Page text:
For weeks, news had been trickling through about the growing tensions in Europe after the assassination of Archduke Franz Ferdinand in Sarajevo, and the people of Perth had been watching it all unfold. For the last week, the newspaper billboards had indicated something big was coming. Each day, more people turned out to the Terrace to see what would happen next.

Around 12:30pm, a new update arrived, and a cheer rose up from the crowd.

The wait was over.

War had been declared.


By the evening, spirits were running high, and youth were lobbing stones at the Austrian embassy. By the next day, the rush to enlist was already beginning, and the march to war was very much underway.

Today marks the 100th anniversary of the declaration of the First World War, and tomorrow the centenary of the day the news officially arrived.

There are many differences between the lives we lead today, and those of one hundred years ago. Perth itself has changed considerably- the centre of town is unrecognisable, except for a few preserved buildings. At the same time, we still have plenty in common with the ancestors who walked these streets on those fateful days, and we can still understand them.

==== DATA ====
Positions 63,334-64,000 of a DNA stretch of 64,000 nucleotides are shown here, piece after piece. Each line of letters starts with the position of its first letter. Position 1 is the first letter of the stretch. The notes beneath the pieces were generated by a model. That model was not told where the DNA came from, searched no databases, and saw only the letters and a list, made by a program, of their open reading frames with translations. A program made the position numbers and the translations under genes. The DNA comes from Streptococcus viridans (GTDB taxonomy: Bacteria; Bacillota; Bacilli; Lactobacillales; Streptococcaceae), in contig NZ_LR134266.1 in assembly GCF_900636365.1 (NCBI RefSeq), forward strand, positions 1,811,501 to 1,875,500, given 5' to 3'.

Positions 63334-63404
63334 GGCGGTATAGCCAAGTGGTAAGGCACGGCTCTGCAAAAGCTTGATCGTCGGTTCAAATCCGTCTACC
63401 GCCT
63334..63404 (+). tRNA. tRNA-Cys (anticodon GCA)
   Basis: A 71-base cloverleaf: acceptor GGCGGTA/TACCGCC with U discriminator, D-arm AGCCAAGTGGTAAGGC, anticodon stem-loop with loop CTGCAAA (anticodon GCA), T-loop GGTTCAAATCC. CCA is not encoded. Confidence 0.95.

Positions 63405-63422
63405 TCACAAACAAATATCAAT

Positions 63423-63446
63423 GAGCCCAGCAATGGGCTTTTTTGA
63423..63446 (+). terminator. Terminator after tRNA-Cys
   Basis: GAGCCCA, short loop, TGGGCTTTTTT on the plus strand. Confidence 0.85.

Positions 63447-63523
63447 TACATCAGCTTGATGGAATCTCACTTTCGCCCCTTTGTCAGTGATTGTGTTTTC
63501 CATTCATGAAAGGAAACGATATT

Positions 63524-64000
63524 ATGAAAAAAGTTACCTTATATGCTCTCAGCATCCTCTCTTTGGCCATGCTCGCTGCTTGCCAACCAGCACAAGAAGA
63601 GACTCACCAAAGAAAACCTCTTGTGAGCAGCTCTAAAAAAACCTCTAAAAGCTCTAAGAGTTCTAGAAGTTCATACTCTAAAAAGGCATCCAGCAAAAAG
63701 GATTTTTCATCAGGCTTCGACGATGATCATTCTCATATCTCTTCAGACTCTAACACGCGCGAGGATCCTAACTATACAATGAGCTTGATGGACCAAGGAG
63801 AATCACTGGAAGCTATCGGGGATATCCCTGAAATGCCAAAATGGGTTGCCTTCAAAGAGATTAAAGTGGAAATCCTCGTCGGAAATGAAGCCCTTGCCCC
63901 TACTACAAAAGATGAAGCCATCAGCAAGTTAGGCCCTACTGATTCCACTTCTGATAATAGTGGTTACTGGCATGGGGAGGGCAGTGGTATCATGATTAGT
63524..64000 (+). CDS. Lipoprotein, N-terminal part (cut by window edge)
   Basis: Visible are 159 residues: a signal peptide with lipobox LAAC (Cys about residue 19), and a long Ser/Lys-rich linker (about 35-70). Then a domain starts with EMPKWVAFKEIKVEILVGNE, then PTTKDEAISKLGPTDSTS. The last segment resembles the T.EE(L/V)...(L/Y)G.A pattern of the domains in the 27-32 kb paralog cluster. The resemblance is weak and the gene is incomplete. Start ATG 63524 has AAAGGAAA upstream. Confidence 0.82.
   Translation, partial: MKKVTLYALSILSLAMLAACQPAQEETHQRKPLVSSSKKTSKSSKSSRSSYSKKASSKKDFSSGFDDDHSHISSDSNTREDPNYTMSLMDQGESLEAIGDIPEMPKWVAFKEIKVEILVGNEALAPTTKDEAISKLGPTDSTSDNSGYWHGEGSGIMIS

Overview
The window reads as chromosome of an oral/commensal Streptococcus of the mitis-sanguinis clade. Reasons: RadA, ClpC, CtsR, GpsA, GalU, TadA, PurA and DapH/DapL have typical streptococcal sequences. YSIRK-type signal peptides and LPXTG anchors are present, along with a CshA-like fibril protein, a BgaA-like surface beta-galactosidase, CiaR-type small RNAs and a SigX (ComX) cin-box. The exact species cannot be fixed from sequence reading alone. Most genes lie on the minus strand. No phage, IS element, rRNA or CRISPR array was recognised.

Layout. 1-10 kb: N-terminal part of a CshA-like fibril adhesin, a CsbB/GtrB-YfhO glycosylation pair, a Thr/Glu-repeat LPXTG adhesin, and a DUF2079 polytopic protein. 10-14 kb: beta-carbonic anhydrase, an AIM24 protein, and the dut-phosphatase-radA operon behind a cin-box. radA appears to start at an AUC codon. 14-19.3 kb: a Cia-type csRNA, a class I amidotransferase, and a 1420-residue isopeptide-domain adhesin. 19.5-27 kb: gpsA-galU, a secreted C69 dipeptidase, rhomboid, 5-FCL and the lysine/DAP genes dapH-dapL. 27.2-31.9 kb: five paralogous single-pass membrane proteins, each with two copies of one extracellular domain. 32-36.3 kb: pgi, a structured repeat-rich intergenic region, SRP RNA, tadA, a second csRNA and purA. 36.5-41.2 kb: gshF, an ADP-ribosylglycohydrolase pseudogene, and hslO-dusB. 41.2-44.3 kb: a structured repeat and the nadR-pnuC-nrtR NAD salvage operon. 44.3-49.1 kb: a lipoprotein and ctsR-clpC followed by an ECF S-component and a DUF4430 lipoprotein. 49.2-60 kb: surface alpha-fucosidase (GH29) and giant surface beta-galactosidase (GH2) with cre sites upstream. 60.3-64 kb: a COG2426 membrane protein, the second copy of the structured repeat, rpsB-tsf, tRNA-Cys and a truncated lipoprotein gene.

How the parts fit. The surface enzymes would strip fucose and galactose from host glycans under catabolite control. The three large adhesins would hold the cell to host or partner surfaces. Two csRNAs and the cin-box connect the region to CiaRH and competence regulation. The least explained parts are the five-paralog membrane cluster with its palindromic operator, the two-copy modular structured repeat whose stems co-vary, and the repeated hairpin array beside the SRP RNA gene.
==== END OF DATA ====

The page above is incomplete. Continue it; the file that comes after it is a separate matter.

We are now entering the full swing of the centenary commemorations, remembering the events that occurred from this date forwards. Considering what existed before the conflict gives crucial perspective to what was lost. The people who heard the news of war that day, and those who acted on it, hurrying to enlist, are very recognisable to us now. What war did to their world is the entire reason we still feel the impact today.

For the people of Western Australia, from this day forward, change was coming. Life would never be quite the same again, and the conflict and the loss on the other side of the world would play a part in shaping who we are today.

Friday, March 7, 2014

Podcast: Episode 2- Every Walk of Life

Episode 2 of the Road to War and Back podcast can be found here.

Below, you'll find the text and all the extras.


At the declaration of the Great War in August 1914, people from all over Australia mobilised to the cause within days. The initial pledge was to send 20,000 men across, but those numbers were quickly exceeded, and the fleet that ultimately gathered in the Indian Ocean, heading across to Gallipoli, carried almost 30,000.